Germany has no problem with Denmark's reintroduction of border controls, a top official said Wednesday, before meeting his Danish and Swedish counterparts to discuss measures taken to control migration flows.
Europe's Schengen border-free zone, to which all three countries belong, is being put to the test, with more than 1 million migrants and asylum seekers reaching the continent last year. Many are fleeing war and conflict in countries such as Syria and Afghanistan.
Germany and Sweden are among the most common destinations for people arriving in the European Union.
EU Migration Commissioner Dimitris Avramopoulos convened Wednesday's talks in Brussels after Denmark reintroduced temporary controls along the German border at the start of the week.
The decision was triggered by a Swedish requirement that transport companies check the identity documents of passengers travelling to Sweden, which came into effect on Monday.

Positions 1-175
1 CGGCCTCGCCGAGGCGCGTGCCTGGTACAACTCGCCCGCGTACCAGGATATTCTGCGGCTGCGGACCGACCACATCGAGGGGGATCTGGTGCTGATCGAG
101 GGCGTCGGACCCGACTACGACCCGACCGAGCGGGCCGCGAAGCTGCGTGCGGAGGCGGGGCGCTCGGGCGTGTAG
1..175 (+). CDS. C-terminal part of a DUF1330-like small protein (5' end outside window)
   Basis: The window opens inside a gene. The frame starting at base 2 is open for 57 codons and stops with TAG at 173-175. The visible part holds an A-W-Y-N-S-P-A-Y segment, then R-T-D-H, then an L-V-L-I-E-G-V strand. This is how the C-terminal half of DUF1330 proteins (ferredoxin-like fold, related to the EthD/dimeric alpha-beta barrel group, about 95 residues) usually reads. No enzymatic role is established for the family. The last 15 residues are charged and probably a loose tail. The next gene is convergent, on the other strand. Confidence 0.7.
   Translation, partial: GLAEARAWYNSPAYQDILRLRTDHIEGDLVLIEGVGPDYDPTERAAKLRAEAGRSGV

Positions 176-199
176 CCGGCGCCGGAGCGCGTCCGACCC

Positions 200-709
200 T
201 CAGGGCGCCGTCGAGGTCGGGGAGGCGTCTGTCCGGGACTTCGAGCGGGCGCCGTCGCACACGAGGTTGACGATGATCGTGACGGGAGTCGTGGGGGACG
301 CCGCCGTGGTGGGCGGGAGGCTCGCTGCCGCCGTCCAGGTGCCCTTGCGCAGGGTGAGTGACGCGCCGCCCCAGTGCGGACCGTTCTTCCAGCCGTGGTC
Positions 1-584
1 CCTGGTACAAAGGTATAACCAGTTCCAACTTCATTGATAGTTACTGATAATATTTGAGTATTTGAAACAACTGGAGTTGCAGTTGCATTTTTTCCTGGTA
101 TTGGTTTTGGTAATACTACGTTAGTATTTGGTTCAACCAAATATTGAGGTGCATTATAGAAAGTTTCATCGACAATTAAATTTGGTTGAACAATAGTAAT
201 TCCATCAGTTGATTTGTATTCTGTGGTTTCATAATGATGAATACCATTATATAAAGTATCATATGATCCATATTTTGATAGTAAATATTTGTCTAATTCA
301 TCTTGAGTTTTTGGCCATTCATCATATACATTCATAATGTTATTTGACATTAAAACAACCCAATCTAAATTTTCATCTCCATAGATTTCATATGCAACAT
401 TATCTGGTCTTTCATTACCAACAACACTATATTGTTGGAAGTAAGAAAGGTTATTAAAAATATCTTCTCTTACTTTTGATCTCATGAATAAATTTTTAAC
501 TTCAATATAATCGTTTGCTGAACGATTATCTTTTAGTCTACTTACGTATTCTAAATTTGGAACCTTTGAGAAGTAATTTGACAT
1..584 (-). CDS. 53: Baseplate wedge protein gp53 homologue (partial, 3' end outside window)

"What we are experiencing at the moment is no significant impairment of the border traffic," German State Secretary of the Interior Ole Schroeder said ahead of the talks, which included Swedish Migration Minister Morgan Johansson and his Danish counterpart Inger Stojberg.
"Denmark is doing nothing other than what Germany is carrying out at the German-Austrian border," Schroeder added.
At the same time, he stressed the need to implement common European asylum rules and to secure the external borders of the Schengen area. EU capitals have been divided over how best to tackle the bloc's migration crisis.
Greece in particular has come under fire for failing to secure its borders and register arrivals, effectively allowing people reaching the country by sea from Turkey to continue their journey unhindered towards Northern Europe.
Last month, the European Commission proposed measures aimed at strengthening controls along the EU's external borders. These now require the approval of member states and the European Parliament.
But some aspects face resistance, notably regarding the deployment of EU border guards to countries that have not requested such an intervention.